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Pristimantis gracilis 

Scope: Global
Language: English
Status_ne_offStatus_dd_offStatus_lc_offStatus_nt_offStatus_vu_onStatus_en_offStatus_cr_offStatus_ew_offStatus_ex_off

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Taxonomy [top]

Kingdom Phylum Class Order Family
Animalia Chordata Amphibia Anura Craugastoridae

Scientific Name: Pristimantis gracilis (Lynch, 1986)
Common Name(s):
English Pichinde Robber Frog
Synonym(s):
Eleutherodactylus gracilis Lynch, 1986
Taxonomic Source(s): Frost, D.R. 2016. Amphibian Species of the World: an Online Reference. Version 6.0 (31 March 2016). New York, USA. Available at: http://research.amnh.org/herpetology/amphibia/index.html.

Assessment Information [top]

Red List Category & Criteria: Vulnerable B1ab(iii) ver 3.1
Year Published: 2017
Date Assessed: 2016-08-03
Assessor(s): IUCN SSC Amphibian Specialist Group
Reviewer(s): Luedtke, J.
Contributor(s): Amézquita, A., Gómez, D., Vargas-Salinas, F., Gonzalez Duran, G.A., Rueda-Almonacid, J.V., Ardila-Robayo, M., Ramírez Pinilla, M., Bernal, M.H., Osorno-Muñoz, M., Rivera, M., Gutierrez, P. & Bolívar, W.
Facilitator/Compiler(s): Hobin, L., NatureServe
Justification:
Listed as Vulnerable because its extent of occurrence (EOO) is about 12,813 km2, it occurs in about four to five threat-defined locations, and there is continuing decline in the extent and quality of habitat due agriculture activities, cattle ranching and mining activities throughout its range. This once common species has not recuperated from a drastic population decline, inferred from the apparent disappearance from most of the known localities, possibly due to chytridiomycosis in the late part of the decade of 1990.
Previously published Red List assessments:

Geographic Range [top]

Range Description:This species is known from the eastern slopes of the Cordillera Occidental in Valle del Cauca, Risaralda and Antioquia Departments, and from the western slopes north of the Cordillera Central in Caldas and Antioquia Departments, Colombia. It has been recorded between 1,680–2,320 m asl, its EOO is 12,813 km2, and it occurs in four to five threat-defined locations.
Countries occurrence:
Native:
Colombia
Additional data:
Number of Locations:4-5
Lower elevation limit (metres):1680
Upper elevation limit (metres):2320
Range Map:Click here to open the map viewer and explore range.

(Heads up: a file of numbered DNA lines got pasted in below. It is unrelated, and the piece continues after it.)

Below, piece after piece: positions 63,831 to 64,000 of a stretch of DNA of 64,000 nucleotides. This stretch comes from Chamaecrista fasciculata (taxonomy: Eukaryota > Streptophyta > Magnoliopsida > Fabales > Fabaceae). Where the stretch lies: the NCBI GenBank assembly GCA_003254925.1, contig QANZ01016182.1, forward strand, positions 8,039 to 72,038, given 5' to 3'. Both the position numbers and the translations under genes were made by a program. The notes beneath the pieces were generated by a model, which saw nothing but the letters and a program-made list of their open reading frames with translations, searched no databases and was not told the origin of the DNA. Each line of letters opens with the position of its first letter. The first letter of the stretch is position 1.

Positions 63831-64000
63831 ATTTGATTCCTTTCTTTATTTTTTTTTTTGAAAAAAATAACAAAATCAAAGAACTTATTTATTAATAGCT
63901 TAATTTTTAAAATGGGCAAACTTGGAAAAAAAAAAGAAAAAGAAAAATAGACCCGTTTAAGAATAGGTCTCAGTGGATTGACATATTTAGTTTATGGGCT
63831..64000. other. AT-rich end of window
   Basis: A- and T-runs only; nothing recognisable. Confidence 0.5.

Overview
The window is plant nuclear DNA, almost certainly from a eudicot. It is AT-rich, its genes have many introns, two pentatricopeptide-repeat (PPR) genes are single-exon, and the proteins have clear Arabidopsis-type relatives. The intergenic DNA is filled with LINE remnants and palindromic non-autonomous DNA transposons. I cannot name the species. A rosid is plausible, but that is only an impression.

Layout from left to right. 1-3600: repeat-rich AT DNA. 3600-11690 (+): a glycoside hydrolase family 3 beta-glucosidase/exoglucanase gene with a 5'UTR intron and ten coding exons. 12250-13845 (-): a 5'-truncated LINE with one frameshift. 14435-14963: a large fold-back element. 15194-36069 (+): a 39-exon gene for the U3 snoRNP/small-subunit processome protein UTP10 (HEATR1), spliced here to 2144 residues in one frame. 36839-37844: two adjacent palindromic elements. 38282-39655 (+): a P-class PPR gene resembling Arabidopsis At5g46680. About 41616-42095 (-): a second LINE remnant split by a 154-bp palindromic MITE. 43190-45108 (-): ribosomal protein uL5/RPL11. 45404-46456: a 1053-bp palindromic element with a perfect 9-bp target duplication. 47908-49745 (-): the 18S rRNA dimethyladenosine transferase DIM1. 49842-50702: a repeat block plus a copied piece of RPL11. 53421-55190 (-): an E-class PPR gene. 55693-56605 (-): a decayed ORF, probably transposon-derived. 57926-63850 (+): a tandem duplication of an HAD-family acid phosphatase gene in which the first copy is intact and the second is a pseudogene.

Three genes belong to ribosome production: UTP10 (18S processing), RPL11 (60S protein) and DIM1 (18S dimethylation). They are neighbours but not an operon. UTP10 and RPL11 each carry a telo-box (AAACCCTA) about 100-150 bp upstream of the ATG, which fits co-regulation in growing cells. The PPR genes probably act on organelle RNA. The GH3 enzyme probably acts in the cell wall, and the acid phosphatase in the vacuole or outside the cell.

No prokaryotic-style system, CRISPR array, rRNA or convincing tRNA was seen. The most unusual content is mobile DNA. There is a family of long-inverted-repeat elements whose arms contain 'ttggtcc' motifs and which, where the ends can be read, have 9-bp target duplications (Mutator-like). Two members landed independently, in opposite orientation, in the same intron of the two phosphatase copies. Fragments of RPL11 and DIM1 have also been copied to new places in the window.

Population [top]

Population:It was a common species, but it is now considered as rare. An individual was recorded in the late part of the 1990s, and two more were recently collected in 2014 due to recent surveys searching for the species (W. Bolívar pers. comm. August 2016). Due to ongoing decline in the quality and extent of its habitat, the population is suspected to be decreasing.
Current Population Trend:Decreasing
Additional data:
Population severely fragmented:No

Habitat and Ecology [top]

Habitat and Ecology:This species occurs mostly on leaves or branches along streams in cloud forest. It can also survive in secondary forests, but not in open areas outside forest. It breeds by direct development.
Systems:Terrestrial; Freshwater
Continuing decline in area, extent and/or quality of habitat:Yes
Movement patterns:Not a Migrant

Use and Trade [top]

Use and Trade: There are no records of this species being utilized.

Threats [top]

Major Threat(s): Major threats included habitat loss due to agriculture activities, cattle ranching and mining activities throughout its range.

Other species of this genus associated with streams at high elevations have undergone dramatic declines and disappearances possibly due to chytridiomycosis, so the status of this species should be monitored carefully. This species suffered a drastic population declines at the end of the 1990s, but there is no information on whether Bd was the cause (B. Wilmar pers. comm. August 2016). Individuals from Valle de Cauca tested positive for Bd (Velázquez-E et al. 2008) suggesting that chytridiomycosis could be a threat to this species, although no mortalities or ill effects have yet been observed.

Conservation Actions [top]

Conservation Actions: Conservation Actions
The species has been found in Farallones de Cali National Park. Its range also includes Tatamá and Regional Reserve Ucumarí. 

Research Needed
Further research in population trends, ecology and distribution are recommended for the species.

Citation: IUCN SSC Amphibian Specialist Group. 2017. Pristimantis gracilis. The IUCN Red List of Threatened Species 2017: e.T56626A85863583. . Downloaded on 12 December 2017.
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